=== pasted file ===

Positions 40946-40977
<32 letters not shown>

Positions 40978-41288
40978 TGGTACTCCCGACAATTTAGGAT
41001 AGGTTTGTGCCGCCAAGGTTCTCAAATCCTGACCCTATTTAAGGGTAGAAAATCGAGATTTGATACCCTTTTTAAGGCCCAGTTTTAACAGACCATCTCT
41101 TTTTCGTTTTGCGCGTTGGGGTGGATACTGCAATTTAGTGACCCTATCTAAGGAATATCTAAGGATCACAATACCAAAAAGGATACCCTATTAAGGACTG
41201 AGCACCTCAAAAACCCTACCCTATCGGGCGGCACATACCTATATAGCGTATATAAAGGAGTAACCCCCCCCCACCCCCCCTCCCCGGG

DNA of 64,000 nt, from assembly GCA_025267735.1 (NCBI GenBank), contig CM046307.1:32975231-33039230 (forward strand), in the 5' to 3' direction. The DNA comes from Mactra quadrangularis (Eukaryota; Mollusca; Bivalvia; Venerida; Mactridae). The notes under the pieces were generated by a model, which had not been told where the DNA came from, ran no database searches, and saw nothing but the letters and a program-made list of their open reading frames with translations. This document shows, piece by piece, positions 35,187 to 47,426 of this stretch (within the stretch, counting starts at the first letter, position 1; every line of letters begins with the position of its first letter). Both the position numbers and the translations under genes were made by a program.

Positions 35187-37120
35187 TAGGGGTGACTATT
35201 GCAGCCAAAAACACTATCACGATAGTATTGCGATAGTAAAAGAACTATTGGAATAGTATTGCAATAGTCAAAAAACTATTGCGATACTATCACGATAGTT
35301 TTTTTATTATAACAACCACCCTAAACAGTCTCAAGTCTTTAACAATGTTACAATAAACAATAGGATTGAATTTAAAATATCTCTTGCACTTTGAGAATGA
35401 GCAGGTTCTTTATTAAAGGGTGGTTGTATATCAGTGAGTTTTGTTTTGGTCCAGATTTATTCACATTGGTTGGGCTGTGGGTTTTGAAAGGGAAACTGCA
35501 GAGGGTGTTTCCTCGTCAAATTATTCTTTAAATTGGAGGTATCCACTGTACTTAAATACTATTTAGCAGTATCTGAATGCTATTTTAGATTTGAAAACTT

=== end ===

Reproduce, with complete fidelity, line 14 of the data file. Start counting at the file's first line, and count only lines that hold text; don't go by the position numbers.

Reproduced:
35501 GAGGGTGTTTCCTCGTCAAATTATTCTTTAAATTGGAGGTATCCACTGTACTTAAATACTATTTAGCAGTATCTGAATGCTATTTTAGATTTGAAAACTT